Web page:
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By the time I was an adult in the Church of God in Christ, women were slowly being allowed into pulpits to preach. Still, so many rules. Often the judgment that could be dished out always bothered me. I remember watching a teenage girl being forced to apologize to the church after she had become pregnant. It was heartbreaking to watch, and I questioned how shaming her was part of God’s plan. I questioned how this was right on any level.

I thought about that teenage girl when reading Candice Benbow’s debut book, Red Lip Theology: For Church Girls Who’ve Considered Tithing to the Beauty Supply Store When Sunday Morning Isn’t Enough. The book is Benbow’s journey, which starts with her late mother, Debra Louise Benbow, being pregnant out of wedlock and refusing to apologize to the church. The book continues with her mother’s death, which pushed Benbow to explore God in new, authentic ways.

The book is a love letter for Black women and an invitation to seek God for themselves. “You might not wear lipstick at all. You might be a gloss girl or somebody who’s like, ‘Carmex is all I need.’ But to be a Red Lip theologian is to believe that who you are at your core is good and that all these ebbs and flows of your life are holy,” she says. “But it does require walking away from certain harmful theologies.”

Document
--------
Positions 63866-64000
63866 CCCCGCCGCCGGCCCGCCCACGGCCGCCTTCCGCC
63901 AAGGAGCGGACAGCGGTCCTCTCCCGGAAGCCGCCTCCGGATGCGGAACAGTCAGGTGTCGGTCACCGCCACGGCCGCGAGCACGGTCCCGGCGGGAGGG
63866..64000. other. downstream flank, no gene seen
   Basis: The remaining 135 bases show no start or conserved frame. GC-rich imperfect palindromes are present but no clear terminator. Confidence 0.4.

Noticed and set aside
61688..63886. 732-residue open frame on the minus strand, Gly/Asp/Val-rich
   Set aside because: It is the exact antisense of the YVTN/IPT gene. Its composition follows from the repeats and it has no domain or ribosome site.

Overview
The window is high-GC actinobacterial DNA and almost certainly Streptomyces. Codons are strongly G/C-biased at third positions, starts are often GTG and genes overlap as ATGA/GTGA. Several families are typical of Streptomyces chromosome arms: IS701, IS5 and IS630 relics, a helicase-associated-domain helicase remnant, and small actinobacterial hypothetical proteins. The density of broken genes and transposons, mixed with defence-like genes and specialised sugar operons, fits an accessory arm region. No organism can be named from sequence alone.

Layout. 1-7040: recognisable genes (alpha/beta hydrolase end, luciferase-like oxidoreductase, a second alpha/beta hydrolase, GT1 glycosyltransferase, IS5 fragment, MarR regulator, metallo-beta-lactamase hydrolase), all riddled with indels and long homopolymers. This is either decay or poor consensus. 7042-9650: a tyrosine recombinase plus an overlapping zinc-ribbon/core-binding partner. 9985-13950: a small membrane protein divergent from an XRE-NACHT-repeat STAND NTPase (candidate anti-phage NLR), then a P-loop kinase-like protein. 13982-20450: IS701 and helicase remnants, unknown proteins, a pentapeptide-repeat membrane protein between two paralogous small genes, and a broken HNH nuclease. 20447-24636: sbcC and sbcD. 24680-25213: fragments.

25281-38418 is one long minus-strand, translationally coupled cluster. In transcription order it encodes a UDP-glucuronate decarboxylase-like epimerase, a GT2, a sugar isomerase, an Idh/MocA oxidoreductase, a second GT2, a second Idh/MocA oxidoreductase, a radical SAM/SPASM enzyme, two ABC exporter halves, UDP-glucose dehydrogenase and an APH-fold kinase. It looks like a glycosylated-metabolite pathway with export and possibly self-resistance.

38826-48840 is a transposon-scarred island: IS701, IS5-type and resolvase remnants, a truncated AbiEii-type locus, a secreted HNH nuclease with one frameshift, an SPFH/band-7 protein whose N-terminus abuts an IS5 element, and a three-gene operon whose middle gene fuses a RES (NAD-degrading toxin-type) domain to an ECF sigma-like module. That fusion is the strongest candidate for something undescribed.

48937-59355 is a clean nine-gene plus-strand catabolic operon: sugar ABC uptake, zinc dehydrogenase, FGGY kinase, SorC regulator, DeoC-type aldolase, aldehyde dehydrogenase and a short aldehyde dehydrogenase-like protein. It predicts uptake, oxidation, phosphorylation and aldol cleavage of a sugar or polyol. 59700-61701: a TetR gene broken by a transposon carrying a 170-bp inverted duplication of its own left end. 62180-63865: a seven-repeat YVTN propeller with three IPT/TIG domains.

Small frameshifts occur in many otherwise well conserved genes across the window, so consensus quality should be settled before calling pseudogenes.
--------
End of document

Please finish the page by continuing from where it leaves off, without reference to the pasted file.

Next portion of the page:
COVID has caused in-person attendance at churches to decrease, particularly within smaller congregations, and it’s no different for the first Black church founded in the San Fernando Valley, Greater Community Missionary Baptist Church in Pacoima.

Revered Jeffrey Martin says his membership took a hit from COVID, but so did the church’s lack of a social media presence which has made it easy for members to live stream from the comfort of home. “We call them bedside Baptists,” Martin says. “They never set foot into a church.”

When Black communities were slow to accept the COVID vaccines, Black churches helped take on the task of undoing distrust. It wasn’t an issue of Black people not being able to think for themselves, but the church was able to reiterate faith — which is what the Black church is based on. As Black people could “attend” different church services via the Internet, the message remained consistent — Black people need to take the vaccine. That message coming from the pulpit brought many Black folks to become vaccinated.

The truth is, the medical community alone couldn’t resolve the lack of confidence Black people had. The church has always been a safe space, and Black church leaders held themselves obligated to speak the truth to their members. The alternative was that we continue to die from COVID disproportionately.

As COVID continues to be a glaring concern in the Black community, the Black church is centrally positioned to address challenges whether we are sitting in pews, or curled on the couch like me. Allowing ourselves to reimagine what “glad to be in the service” really means to each of us is something we can thank the pandemic for.